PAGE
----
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Georgia Power completes loading nuclear fuel into Vogtle Unit 3 reactor


The development marks a critical milestone in its testing and commercial operations.

Georgia Power completes loading nuclear fuel into Vogtle Unit 3 reactor
On October 17, Georgia Power said fuel loading into the Vogtle Unit 3 reactor core at Plant Vogtle near Waynesboro, Ga., has been completed. The fuel loading process is a historic and critical step toward the startup and commercial operation of the first new nuclear units built in the United States in more than three decades.

“The Vogtle 3 & 4 nuclear units represent a critical, long-term investment in our state's energy future, and the milestone of loading fuel for Unit 3 demonstrates the steady and evident progress at the nuclear expansion site,” said Chris Womack, Georgia Power’s chairman, president and CEO.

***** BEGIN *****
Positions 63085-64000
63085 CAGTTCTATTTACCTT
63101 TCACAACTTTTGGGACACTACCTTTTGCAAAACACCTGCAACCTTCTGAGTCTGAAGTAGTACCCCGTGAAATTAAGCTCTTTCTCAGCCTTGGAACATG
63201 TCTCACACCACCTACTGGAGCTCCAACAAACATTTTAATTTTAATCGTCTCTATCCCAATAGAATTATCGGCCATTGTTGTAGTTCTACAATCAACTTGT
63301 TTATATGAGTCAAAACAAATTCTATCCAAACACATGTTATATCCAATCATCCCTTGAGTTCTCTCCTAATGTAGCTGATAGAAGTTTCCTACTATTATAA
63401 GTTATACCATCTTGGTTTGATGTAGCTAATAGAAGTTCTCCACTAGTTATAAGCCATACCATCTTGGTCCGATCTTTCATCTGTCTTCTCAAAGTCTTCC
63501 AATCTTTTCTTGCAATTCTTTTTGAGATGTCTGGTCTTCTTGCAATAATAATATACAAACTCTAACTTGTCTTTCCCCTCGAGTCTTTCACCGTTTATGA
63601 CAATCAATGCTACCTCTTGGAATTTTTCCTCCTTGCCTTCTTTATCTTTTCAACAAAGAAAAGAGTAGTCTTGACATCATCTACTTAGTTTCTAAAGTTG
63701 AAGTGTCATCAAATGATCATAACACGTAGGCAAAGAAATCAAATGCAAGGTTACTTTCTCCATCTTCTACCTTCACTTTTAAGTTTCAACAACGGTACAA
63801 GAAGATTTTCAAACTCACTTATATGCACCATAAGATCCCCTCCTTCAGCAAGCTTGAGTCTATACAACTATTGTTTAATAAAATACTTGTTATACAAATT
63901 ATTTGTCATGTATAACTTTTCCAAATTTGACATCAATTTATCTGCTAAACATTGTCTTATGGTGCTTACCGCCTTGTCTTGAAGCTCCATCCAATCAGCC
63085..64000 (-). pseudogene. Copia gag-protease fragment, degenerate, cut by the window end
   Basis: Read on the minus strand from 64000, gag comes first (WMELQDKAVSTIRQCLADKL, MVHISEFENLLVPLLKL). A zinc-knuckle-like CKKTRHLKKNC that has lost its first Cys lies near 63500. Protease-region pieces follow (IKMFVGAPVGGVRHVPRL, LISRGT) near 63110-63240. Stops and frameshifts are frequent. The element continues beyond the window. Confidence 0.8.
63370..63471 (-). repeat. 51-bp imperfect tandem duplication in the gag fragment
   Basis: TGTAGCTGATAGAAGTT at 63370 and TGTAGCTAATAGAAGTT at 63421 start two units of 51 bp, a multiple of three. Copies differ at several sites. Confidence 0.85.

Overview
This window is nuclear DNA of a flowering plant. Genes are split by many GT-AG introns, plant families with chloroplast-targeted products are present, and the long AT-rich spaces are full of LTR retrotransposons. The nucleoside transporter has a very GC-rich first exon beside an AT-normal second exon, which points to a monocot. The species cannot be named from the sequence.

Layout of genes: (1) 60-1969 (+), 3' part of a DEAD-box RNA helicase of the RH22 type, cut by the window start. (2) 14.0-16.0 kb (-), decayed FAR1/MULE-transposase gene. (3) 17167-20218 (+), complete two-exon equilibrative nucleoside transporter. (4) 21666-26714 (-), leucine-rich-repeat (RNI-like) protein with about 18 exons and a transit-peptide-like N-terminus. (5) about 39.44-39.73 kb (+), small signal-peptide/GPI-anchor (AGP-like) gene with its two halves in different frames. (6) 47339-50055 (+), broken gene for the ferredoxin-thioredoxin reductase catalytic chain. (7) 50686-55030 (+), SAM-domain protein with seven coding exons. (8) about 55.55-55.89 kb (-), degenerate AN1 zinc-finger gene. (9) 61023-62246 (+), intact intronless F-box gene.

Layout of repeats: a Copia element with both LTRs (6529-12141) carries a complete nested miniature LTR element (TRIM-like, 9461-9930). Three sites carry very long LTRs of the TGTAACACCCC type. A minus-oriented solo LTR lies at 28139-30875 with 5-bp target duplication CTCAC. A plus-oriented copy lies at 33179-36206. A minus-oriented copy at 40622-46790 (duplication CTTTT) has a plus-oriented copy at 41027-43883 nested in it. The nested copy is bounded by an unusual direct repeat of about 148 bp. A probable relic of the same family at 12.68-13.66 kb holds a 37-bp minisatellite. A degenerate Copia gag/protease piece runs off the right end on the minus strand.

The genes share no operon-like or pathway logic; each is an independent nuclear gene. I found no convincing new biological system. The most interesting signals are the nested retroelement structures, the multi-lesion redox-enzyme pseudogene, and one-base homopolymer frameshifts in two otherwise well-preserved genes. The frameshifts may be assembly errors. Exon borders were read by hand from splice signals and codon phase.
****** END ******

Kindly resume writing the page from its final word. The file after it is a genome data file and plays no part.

“We're making history here in Georgia and the U.S. as we approach bringing online the first new nuclear unit to be built in the country in over 30 years. These units are important to building the future of energy and will serve as clean, emission-free sources of energy for Georgians for the next 60 to 80 years.”

Southern Nuclear received a historic 103(g) finding from the Nuclear Regulatory Commission (NRC) in August, indicating that the new unit has been constructed and will be operated in accordance with the Combined License and NRC regulations. In the coming days, nuclear technicians and operators from Westinghouse and Southern Nuclear will safely transfer 157 fuel assemblies from the Unit 3 spent fuel pool to the Unit 3 reactor core.

Following that, startup testing will begin, with the goal of demonstrating the integrated operation of the primary coolant system and steam supply system at design temperature and pressure with fuel inside the reactor. Operators will also bring the plant from cold shutdown to initial criticality, connect it to the power grid, and gradually increase power to 100%. Vogtle Unit 3 is scheduled to begin operations in the first quarter of 2023.